Considered a quiet and tranquil state, many people see Idaho as the perfect place to relax during this new chapter. It's also quite affordable, landing Bankrate's 15th spot in that category. Plus, this Northwestern state is full of lakes, canyons, and other natural landscapes; Just not many big cities.
You know what they say, everything's bigger in Texas, and evidently, that includes retirement benefits. According to Bankrate, Texas certainly has its perks with a consistently warm climate year-round and a relatively high wellness score. It's also home to the live music capital of the world, Austin.
One of the few things that you'll find smaller in Texas is the cost of living, which is lower than many other parts of the country, especially on the East coast. While Texas can be very appealing to many, keep in mind, its senior poverty rate is one of the highest in the country.
If you're looking for some Southern hospitality, then Alabama might be the place for you. It's home to many historic landmarks, including the USS Alabama Battleship Memorial Park, the National Voting Rights Museum and Institute, and many others. Plus, you won't have to worry about a long, hard winter down South.
Bankrate ranked Alabama seventh for the weather, but unfortunately, the crime is more prevalent here than in other states, landing the 44th spot. However, if you feel safe enough to retire in Alabama, then you can enjoy the many perks, one of them being a low cost of living.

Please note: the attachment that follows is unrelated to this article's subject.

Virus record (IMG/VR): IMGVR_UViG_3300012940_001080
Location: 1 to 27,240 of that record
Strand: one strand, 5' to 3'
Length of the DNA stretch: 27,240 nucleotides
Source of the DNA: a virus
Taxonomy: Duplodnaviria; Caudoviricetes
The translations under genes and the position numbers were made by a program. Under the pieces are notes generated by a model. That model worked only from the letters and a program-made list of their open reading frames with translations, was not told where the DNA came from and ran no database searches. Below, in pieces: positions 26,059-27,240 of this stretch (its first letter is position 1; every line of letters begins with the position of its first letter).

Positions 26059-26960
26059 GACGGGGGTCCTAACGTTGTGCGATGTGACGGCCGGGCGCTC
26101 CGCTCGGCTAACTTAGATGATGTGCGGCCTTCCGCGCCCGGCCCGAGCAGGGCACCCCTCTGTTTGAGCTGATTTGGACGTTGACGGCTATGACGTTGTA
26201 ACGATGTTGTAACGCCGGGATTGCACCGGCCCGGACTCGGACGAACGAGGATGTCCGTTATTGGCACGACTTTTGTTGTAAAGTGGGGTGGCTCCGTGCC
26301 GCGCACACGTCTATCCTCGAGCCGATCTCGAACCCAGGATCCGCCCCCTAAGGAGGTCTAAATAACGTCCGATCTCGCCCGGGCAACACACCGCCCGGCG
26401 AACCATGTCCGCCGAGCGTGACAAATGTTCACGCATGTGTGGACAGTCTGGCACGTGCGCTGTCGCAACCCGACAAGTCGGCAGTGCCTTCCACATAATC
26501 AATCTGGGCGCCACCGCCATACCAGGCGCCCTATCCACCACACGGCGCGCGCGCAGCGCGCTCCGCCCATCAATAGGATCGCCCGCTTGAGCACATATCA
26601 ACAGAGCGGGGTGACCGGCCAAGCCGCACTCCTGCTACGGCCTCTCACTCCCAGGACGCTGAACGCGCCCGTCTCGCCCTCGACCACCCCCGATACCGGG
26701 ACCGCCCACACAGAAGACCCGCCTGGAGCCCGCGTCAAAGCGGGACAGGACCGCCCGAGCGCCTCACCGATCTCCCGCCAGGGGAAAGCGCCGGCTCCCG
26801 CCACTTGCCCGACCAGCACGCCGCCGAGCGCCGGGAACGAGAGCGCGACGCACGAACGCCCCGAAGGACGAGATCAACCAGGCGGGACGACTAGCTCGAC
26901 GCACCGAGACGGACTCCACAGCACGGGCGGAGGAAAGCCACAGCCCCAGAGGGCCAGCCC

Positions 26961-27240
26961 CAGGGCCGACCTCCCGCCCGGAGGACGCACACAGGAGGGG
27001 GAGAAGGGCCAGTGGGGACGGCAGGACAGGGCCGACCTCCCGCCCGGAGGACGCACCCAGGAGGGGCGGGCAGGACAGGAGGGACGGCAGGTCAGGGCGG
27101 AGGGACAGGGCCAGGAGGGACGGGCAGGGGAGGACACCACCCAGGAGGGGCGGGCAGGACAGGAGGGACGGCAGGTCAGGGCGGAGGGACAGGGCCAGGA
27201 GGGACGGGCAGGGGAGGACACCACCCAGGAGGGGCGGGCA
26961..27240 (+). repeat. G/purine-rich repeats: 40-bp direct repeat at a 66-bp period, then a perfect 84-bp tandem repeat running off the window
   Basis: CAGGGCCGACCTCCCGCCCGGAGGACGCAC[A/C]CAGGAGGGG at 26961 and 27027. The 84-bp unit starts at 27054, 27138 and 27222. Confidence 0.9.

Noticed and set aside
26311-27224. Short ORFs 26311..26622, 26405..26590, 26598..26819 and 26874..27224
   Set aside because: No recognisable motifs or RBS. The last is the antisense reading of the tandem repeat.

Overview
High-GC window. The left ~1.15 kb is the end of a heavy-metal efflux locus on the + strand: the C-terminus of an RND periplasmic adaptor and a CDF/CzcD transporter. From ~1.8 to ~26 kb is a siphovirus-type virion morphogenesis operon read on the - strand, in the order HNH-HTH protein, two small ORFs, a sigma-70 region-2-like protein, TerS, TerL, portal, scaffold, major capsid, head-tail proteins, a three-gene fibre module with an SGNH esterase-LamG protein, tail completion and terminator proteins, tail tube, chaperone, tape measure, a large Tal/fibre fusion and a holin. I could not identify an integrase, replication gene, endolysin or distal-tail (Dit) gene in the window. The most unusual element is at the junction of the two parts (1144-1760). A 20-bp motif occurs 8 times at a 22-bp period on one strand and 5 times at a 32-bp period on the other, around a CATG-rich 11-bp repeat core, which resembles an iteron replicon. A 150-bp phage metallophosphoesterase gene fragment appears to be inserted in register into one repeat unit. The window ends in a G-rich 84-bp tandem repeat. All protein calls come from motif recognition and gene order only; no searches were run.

15. New Hampshire
If you're not afraid of a couple of feet of snow, come wintertime, then consider retiring in New Hampshire, where you can take advantage of the outdoors all year long. Residents have access to skiing, snowshoeing, hiking, kayaking, and countless other activities in nature.
However, living in New Hamshire isn't cheap, as the cost of living is 18 percent above the national average, according to Finance 101. But some people can overlook this because of the low taxes, considering retirement income is not taxed, which is a major plus!
If you were willing to experience New Hampshire's cold winters, you might also want to consider retiring in Vermont. Like New Hampshire, Vermont also offers endless outdoor activities, so most residents are pretty healthy and active. And when it comes to safety, Bankrate scored Vermont the highest, with very little crime.
Oh, and maple syrup lovers will find some of the highest-quality syrup here. The downside of Vermont is the cost of living, which is 12 percent above the U.S. average, according to Finance 101. Plus, there aren't many tax benefits for retirees, so living in Vermont comes at a cost.